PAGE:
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About Philip K. Dick

Philip Kindred Dick (December 16, 1928 – March 2, 1982) was an American novelist, short story writer, essayist and philosopher whose published works mainly belong to the genre of science fiction. Dick explored philosophical, sociological, political and metaphysical themes in novels dominated bymonopolistic corporations, authoritarian governments, and altered states of consciousness. In his later works, Dick's thematic focus strongly reflected his personal interest in metaphysics and theology. He often drew upon his own life experiences in addressing the nature of drug abuseparanoia,schizophrenia, and transcendental experiences in novels such as A Scanner Darkly and VALIS.[1] Later in life, he wrote non-fiction on philosophy, theology, the nature of reality and science; this material was published posthumously as The Exegesis.
The novel The Man in the High Castle bridged the genres of alternate history and science fiction, earning Dick a Hugo Award for Best Novel in 1963.[2] Flow My Tears, the Policeman Said, a novel about a celebrity who awakens in a parallel universe where he is unknown, won the John W. Campbell Memorial Award for best novel in 1975.[3] "I want to write about people I love, and put them into a fictional world spun out of my own mind, not the world we actually have, because the world we actually have does not meet my standards," Dick wrote of these stories. "In my writing I even question the universe; I wonder out loud if it is real, and I wonder out loud if all of us are real."[4]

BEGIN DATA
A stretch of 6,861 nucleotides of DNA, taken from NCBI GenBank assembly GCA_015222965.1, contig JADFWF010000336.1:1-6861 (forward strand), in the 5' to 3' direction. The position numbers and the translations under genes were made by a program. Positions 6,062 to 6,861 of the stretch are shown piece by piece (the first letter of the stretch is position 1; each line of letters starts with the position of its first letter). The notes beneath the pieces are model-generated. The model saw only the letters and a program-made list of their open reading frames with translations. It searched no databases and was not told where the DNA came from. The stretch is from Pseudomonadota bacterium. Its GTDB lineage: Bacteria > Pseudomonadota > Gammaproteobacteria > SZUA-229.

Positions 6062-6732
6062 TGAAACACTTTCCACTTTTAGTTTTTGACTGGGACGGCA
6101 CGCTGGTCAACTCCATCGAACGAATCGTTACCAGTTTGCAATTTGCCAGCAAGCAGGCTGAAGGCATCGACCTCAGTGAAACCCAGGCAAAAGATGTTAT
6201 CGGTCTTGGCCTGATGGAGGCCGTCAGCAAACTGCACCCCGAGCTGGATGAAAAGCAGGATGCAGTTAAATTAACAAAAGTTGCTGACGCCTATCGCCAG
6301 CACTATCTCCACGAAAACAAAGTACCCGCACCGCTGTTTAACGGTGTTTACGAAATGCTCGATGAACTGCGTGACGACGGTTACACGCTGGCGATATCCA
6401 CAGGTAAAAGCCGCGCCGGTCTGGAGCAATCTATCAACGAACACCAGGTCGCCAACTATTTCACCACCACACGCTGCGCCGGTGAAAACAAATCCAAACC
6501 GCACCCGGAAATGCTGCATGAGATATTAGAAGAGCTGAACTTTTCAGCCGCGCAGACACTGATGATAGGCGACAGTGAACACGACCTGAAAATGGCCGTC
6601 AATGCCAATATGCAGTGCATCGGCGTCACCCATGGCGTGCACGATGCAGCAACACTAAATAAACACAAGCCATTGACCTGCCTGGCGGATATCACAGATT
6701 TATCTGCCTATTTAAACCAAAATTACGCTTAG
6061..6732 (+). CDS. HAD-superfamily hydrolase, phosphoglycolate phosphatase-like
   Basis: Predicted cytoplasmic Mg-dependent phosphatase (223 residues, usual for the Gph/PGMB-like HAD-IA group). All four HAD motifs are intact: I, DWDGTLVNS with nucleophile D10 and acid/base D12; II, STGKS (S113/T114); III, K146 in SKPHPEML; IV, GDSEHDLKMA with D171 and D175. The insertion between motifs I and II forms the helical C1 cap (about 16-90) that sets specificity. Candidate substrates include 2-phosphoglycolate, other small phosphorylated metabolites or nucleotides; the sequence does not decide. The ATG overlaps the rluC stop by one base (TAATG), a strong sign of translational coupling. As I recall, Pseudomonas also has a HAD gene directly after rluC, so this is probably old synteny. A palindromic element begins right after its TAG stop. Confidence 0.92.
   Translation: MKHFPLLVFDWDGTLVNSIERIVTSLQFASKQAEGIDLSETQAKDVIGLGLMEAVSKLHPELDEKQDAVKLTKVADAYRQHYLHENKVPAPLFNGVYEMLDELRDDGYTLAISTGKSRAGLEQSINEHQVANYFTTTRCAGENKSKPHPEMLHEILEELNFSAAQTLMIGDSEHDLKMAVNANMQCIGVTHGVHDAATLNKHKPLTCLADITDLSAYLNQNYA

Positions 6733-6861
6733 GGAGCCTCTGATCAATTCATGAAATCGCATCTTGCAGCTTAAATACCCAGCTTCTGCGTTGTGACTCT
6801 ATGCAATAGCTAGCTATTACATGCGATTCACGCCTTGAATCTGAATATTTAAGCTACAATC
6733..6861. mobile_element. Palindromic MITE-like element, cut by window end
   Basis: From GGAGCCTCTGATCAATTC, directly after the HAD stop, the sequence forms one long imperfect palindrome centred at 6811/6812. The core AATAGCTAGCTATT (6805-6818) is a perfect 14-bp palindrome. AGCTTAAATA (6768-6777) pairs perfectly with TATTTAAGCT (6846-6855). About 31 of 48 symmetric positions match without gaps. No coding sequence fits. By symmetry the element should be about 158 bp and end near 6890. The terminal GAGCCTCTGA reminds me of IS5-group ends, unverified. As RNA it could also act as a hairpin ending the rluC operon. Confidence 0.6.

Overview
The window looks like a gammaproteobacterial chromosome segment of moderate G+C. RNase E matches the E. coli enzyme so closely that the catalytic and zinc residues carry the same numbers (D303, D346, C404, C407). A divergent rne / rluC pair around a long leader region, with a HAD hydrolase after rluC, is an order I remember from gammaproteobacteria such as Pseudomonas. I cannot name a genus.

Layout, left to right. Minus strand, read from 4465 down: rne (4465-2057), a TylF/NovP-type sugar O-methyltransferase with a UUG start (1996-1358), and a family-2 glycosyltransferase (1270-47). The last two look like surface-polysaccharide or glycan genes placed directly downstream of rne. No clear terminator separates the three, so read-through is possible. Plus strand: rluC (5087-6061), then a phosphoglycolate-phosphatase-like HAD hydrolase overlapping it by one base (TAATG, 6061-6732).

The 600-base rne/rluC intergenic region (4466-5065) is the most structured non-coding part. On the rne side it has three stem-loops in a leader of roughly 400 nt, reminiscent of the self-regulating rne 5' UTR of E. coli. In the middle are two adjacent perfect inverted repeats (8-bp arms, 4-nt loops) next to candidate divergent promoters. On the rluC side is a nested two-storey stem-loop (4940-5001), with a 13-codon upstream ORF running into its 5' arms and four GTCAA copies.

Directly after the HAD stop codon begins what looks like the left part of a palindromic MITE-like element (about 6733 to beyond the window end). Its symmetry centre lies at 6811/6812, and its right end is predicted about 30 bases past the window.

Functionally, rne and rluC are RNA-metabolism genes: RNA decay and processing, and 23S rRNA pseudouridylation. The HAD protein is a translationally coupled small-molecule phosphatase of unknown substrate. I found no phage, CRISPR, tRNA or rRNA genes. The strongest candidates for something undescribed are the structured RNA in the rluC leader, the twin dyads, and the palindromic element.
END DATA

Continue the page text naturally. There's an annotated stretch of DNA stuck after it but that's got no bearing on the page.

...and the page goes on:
In addition to 44 published novels, Dick wrote approximately 121 short stories, most of which appeared in science fiction magazines during his lifetime.[5] Although Dick spent most of his career as a writer in near-poverty,[6] eleven popular films based on his works have been produced, including Blade Runner,Total RecallA Scanner DarklyMinority ReportPaycheckNextScreamersThe Adjustment Bureauand Impostor. In 2005, Time magazine named Ubik one of the hundred greatest English-language novels published since 1923.[7] In 2007, Dick became the first science fiction writer to be included inThe Library of America series.[8][9][10][11]


About the Philip K. Dick Science Fiction Film Festival

The Philip K Dick festival was founded by Dan Abella in 2012 as an outlet for independent Scienec fiction filmmakers to showcase their work. Daniel Abella is a science fiction film maker and producer . Some of his work includes the webisodes, THE SINGULARITY, THE MONTAUK PROJECT, THE MULDER CHRONICLES and the feature film, THJE FINAL EQUATION. He is also the director and founder of the Philip K Dick festival Europe.